“If a utility could make more money by improving the efficiency of their coal-fired power plant, presumably they already would have done it,” said Trevor Houser, a partner at the independent research company Rhodium Group.
Houser is also skeptical of the president’s claim that the new rule will save electricity consumers money. In regulated power markets — places where utilities are guaranteed a profit — Houser said electricity customers could see their bills rise as they foot the bills for expensive upgrades. In oth
er places where electricity is sold onto the open market, power plants could close, because the amount of money they would need to make for their power would have to go up.
James Van Nostrand, a law professor and director of West Virginia University’s Center for Energy and Sustainable Development, said he thinks the new rule may only help “to the extent that perhaps there are some existing coal plants that will be able to run a little bit longer.”
He said in a world with low natural gas prices and rapidly falling costs for renewable energy generation, it’s extremely hard to make the economics work for coal.
“Because at the end of the day they’ve got to be able to sell their power into very competitive wholesale markets and it’s all a matter of economics,” Van Nostrand said. “And if this doesn’t improve the economics, it’s not really going to make much of a difference in terms of improving the prospects for the coal industry.”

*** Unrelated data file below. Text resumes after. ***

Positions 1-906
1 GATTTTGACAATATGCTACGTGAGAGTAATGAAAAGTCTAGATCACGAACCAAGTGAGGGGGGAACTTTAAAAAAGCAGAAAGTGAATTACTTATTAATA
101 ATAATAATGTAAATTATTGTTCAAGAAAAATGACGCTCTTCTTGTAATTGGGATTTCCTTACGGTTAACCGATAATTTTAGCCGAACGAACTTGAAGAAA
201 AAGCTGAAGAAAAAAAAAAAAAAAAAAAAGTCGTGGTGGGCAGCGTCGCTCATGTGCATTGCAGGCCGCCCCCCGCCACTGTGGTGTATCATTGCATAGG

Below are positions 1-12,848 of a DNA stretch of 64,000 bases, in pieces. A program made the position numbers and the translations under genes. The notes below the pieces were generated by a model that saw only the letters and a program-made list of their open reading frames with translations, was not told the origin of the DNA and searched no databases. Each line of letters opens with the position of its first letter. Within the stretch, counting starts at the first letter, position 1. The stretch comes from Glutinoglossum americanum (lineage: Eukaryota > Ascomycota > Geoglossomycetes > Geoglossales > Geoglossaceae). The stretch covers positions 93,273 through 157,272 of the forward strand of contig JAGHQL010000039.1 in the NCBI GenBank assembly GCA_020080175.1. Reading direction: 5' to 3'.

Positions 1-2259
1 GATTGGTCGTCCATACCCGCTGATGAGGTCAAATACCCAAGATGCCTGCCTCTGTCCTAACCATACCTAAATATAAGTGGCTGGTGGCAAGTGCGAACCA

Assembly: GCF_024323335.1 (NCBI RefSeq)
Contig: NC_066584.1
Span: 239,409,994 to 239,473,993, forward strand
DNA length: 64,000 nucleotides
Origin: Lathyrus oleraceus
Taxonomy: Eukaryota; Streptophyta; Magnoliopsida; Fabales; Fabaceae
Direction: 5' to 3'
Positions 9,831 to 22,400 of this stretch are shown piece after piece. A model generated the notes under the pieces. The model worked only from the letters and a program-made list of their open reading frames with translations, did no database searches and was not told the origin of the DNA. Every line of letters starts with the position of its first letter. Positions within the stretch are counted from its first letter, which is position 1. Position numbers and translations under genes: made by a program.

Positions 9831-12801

The Ohio Valley’s coal industry faces additional challenges. Mining in the region has been ongoing for generations. The easy to get seams have been mined, which means it costs more to extract coal here.
“Appalachian coal is also relatively high-cost thermal coal anyway,” said Houser, with the Rhodium Group. “So, the market for coal is shrinking and Appalachia is a relatively high-cost producer.”
These realities were echoed in a recent report released by West Virginia University’s Bureau of Business and Economic Research. The economic forecast predicted the current uptick in West Virginia coal production — about 27 percent since mid-2016 driven largely by exports of metallurgical coal — will level out in the next two years.
From 2020 through 2040, the analysts expect production to continue to drop, hitting 66 million tons by 2040, a 17 percent decline from 2016.
Report co-author Brian Lego said federal coal data can show, to an extent, the impact of federal regulations. He said stricter requirements by the EPA, namely the 2015 Mercury and Air Toxics Standards, have played a role in the industry’s decline over the last decade. But natural gas is by far the larger factor.
As for the impacts of the new ACE rule, Lego said he does not expect it to change the overall trajectory.
“In terms of the competitiveness of coal compared to natural gas over the longer term, that is something that would require a much more significant change in the policy rules,” he said.
Beyond the administration’s rhetoric, the EPA’s analysis of its own rule acknowledges that the proposal has a limited ability to help the coal industry.